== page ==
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Hillary Clinton and Donald Trump clashed on NAFTA in the first debate. Getty

As Donald Trump and Hillary Clinton prepared for their first presidential debate Monday, the global mega-bank Goldman Sachs sent a message to investors: Even amid the uncertainty of the 2016 election, there’s still plenty of money to be made. “We recommend clients vote with their wallets,” wrote David J. Kostin, the bank's chief U.S. equity strategist, in a briefing released hours before the debate. “Focus on the likely beneficiaries.”

Goldman notes that ahead of most presidential elections, the stock market becomes more volatile in reaction to political uncertainty. This election has bucked that trend, as investors assumed that a Clinton victory is inevitable. With the polls tightening, Goldman predicts, investors will have to factor in the possibility of a Trump presidency. In Goldman-speak: “We believe the current below-average level of uncertainty is unlikely to persist," Kostin wrote.

But no matter who wins, the Goldman Memo assures investors that they can still cash in.

Those looking to beat the markets should bet on companies that rely on the government spending for their revenue stream. “Both candidates have advocated increased infrastructure spending and would also likely support higher defense spending,” Kostin wrote. Those companies, according to Goldman’s analysis, are currently undervalued. Both Trump and Clinton have promised to boost infrastructure spending, and Trump in particular has made rebuilding the U.S. military a centerpiece of his campaign.

Even with an uptick in public spending, many of Goldman's investors are spooked about a potential change in federal tax policy. “Tax reform will also likely be a focus of the new administration,” Kostin warns. “Many investors have asked about the possibility of a change in tax rates.” Based on Goldman’s reading of the market, however, the firms with the most to lose from a change in the tax rate are currently performing well.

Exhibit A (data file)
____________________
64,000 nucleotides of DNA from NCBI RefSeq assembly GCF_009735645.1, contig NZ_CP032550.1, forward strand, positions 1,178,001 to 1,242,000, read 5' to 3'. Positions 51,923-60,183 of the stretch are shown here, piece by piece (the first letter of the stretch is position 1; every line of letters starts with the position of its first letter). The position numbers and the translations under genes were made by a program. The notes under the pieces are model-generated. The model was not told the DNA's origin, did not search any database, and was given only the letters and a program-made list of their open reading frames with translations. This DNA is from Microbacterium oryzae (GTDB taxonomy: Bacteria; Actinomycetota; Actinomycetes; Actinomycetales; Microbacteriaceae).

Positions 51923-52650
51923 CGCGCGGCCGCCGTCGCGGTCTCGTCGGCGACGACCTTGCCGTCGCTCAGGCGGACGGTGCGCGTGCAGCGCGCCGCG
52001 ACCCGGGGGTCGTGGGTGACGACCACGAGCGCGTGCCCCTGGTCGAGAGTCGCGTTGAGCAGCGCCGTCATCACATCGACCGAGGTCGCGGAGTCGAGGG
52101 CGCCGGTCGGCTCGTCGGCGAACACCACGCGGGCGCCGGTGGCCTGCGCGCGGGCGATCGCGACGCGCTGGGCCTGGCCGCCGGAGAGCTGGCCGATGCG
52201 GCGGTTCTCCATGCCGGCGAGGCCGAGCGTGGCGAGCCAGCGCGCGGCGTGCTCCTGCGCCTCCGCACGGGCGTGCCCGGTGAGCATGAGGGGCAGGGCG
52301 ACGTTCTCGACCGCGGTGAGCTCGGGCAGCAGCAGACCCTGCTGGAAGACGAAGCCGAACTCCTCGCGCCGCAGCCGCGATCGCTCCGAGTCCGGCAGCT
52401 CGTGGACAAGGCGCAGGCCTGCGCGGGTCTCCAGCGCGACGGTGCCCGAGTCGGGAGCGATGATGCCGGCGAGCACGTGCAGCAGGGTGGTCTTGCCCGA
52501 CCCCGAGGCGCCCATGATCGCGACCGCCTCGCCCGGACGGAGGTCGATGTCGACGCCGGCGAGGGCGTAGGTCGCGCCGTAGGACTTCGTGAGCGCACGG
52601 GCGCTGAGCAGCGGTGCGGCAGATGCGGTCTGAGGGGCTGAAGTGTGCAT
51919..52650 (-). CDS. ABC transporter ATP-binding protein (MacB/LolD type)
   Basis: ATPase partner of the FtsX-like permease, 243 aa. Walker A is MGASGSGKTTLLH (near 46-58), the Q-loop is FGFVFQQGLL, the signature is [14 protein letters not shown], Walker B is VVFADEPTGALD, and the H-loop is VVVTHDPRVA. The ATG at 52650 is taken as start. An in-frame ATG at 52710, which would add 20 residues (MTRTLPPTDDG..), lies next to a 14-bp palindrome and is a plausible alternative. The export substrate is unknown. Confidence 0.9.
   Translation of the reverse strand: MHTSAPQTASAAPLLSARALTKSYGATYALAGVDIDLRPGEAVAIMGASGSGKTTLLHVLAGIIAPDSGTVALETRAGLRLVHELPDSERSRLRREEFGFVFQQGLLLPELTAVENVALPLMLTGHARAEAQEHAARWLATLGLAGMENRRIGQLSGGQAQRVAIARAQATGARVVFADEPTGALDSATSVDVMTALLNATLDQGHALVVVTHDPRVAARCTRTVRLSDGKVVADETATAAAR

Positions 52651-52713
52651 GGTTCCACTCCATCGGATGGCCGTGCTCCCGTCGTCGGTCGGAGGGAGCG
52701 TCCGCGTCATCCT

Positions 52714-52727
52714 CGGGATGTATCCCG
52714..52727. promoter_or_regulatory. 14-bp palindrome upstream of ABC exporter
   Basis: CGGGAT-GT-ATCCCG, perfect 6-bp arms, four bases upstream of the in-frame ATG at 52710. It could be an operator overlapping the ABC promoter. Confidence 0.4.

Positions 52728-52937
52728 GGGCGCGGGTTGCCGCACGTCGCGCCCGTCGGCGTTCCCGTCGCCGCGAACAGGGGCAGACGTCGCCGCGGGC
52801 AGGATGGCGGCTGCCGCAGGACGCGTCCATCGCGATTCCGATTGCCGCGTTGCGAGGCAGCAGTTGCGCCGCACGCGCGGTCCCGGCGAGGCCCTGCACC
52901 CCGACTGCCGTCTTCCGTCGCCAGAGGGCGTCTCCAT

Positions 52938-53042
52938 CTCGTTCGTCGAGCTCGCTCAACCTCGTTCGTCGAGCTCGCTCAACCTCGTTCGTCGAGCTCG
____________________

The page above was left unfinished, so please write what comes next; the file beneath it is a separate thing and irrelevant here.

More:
Goldman also recommends its investors keep a cautious eye on the healthcare sector. “[It] appears to be the sector most at risk from the election,” the briefing predicts. “Health care providers are among the few industries that have demonstrated a statistical relationship with election odds in recent months.” With Clinton promising to rein in drug prices, and Trump vowing to overhaul Obamacare, investors in the healthcare industry have a lot on the line.

Perhaps more than any other company, Goldman Sachs has become synonymous with the Wall Street financial elites who’ve become a punching bag in this election cycle. Goldman CEO Lloyd C. Blankfein is a longtime Clinton ally, who’s raised hundreds of thousands of dollars to support her political career. After Clinton left government in 2013, she gave a number of speeches to Goldman for which she was paid $675,000. Clinton’s primary rival Bernie Sanders constantly demanded that she release the transcripts of those speeches; she declined.

In the GOP primary, Donald Trump criticized his closest rival Ted Cruz for taking a loan from Goldman —where his wife Heidi Cruz works—to finance his campaign. Trump, however, has strong links to the bank himself: His national finance chairman Steve Mnuchin and his campaign manager Steve Banon are former Goldman employees.